If you are as bullish as I am about the energy sector, it makes sense to buy stock in companies throughout the entire value chain. The means buying stakes in upstream, midstream, downstream, and (we can’t forget) oil field services. Below, I review two stocks in different industries within the energy sector. My focus is on analyzing their strengths and weaknesses to assist the reader in making an informed investment decision.
Opportunities & Risks for Halliburton Company (NYSE:HAL)
Despite challenges from volatile guar gum prices and overcapacity in domestic driller, there exists a multitude of opportunities for Halliburton. The first one has essentially consistently been boosting its dividend distribution over more than the last six decades, and this is not expected to change any time soon. It is also encouraging to see that earnings per rig has been rising, even in North America. In 2008, the company earned $3.69 million for each rig, and this figure has since changed to $6.46 million.
Halliburton has had several strategic acquisitions, all of which were aimed at improving the product portfolio to provide a full suite of compelling services to upstream producers. A recent example of a strategic acquisition by this company is the buyout of Petris Technology Incorporated. This firm provides innovative solutions that help oil & gas companies optimally manage reservoirs. It will be particularly helpful for Chinese energy companies that are seeking to tap into their country’s rich proven reserves of shale gas. Halliburton has a leading expertise of fracking in the United States and thus is an optimal partner for emerging market players. It has experience in all of the known major sites.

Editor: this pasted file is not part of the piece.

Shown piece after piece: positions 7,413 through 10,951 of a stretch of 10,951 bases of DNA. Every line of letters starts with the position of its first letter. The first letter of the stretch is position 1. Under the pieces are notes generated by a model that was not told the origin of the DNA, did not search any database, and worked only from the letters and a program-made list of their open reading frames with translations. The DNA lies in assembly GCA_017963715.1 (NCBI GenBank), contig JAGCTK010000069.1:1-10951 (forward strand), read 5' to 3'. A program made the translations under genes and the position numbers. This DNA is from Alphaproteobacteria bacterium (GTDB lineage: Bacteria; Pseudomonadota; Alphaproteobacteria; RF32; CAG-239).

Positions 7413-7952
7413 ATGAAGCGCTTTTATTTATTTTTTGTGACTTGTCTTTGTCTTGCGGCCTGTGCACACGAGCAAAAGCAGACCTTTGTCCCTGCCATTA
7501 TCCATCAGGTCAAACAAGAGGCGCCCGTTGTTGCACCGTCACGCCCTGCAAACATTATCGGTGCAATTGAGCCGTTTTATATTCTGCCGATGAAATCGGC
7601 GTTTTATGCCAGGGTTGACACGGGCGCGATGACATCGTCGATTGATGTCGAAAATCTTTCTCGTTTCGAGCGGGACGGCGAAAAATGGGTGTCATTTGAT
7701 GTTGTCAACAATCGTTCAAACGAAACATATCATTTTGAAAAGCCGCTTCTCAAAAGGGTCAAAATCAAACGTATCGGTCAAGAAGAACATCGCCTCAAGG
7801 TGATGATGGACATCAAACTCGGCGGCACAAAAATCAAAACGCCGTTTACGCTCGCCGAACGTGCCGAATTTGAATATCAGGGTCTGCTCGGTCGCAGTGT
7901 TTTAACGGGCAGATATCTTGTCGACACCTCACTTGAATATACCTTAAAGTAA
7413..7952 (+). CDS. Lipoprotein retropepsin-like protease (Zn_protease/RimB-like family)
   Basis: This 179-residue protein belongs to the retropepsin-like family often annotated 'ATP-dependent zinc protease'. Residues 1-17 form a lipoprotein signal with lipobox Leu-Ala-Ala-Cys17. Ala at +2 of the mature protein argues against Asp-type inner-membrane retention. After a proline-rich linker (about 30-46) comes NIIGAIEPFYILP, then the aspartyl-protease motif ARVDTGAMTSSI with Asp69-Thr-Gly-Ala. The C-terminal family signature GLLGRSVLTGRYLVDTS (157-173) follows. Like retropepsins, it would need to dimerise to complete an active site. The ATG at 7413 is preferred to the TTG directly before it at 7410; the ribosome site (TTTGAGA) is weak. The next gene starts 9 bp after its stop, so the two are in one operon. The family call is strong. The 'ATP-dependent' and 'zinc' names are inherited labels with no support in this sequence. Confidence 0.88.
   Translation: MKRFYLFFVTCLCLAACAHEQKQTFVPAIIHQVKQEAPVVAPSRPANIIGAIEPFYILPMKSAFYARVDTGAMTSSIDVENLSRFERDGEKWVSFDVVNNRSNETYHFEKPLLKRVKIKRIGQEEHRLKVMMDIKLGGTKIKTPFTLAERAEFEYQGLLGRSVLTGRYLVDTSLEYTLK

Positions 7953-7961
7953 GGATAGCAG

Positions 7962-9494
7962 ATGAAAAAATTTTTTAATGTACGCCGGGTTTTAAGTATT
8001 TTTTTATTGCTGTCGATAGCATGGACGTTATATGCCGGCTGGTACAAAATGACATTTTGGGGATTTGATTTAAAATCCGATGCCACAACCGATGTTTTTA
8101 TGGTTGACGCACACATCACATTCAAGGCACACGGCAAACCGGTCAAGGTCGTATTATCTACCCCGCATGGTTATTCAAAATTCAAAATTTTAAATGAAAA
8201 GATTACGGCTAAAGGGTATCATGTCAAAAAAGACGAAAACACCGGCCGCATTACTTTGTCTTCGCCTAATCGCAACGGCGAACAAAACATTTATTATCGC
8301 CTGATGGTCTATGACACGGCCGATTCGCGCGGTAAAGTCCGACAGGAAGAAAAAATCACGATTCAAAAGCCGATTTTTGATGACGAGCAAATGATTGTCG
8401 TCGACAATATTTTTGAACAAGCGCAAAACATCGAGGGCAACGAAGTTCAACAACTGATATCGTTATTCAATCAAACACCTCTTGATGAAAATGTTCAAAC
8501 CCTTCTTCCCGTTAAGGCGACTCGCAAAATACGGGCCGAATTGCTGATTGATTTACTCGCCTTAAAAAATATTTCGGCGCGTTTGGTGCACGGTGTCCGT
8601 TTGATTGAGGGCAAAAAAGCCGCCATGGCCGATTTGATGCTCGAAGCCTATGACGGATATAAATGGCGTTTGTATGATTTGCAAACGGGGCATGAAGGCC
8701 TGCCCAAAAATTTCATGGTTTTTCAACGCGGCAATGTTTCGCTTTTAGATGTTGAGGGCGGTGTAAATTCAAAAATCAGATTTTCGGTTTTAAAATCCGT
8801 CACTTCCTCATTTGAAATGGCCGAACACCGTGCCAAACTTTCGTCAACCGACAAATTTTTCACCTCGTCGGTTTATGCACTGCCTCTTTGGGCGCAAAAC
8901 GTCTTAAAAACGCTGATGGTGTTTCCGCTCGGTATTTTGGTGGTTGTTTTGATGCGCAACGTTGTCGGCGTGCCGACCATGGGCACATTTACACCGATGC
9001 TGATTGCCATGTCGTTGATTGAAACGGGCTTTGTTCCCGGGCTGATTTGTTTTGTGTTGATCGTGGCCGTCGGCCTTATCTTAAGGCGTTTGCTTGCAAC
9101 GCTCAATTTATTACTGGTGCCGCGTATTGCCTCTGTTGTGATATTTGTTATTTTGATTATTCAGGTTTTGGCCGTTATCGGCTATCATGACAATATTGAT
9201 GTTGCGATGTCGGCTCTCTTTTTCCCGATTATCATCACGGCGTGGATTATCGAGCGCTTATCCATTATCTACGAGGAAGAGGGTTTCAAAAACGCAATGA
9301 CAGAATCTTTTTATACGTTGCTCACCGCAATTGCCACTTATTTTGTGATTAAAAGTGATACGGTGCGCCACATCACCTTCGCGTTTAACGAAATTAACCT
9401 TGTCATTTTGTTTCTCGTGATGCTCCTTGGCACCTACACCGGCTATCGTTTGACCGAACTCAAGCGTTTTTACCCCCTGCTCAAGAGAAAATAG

Despite these opportunities Halliburton faces some threats. The first threat is the fierce competition that exists among oil field service companies. All the companies in the industry are pushing to pass on lower costs, which has devastated margins at a time when basins are being crowded and natural gas prices are low. Further, the company is exposed to unfavorable government regulations that can negatively affect the expansion of the company. I would argue, however, that much of the downside has been factored into the stock price, since Marcellus Shale production, for example, is only likely to go up from fracking bans being lifted.
Why You Should Buy Suncor Energy Inc. (USA) (NYSE:SU)
Suncor is a Canadian company specialized on the oil sands, which is facing pressure from excess supply. Management has helped reduce risk by providing a generous capital allocation policy. By the third quarter of 2012, the company had managed to repurchase shares worth $1.5 billion. Shortly after, the company announced that it was going to start another share repurchase program worth $1 billion. Dividends increased by 18% per share, and there is the expectations for more increases in the future.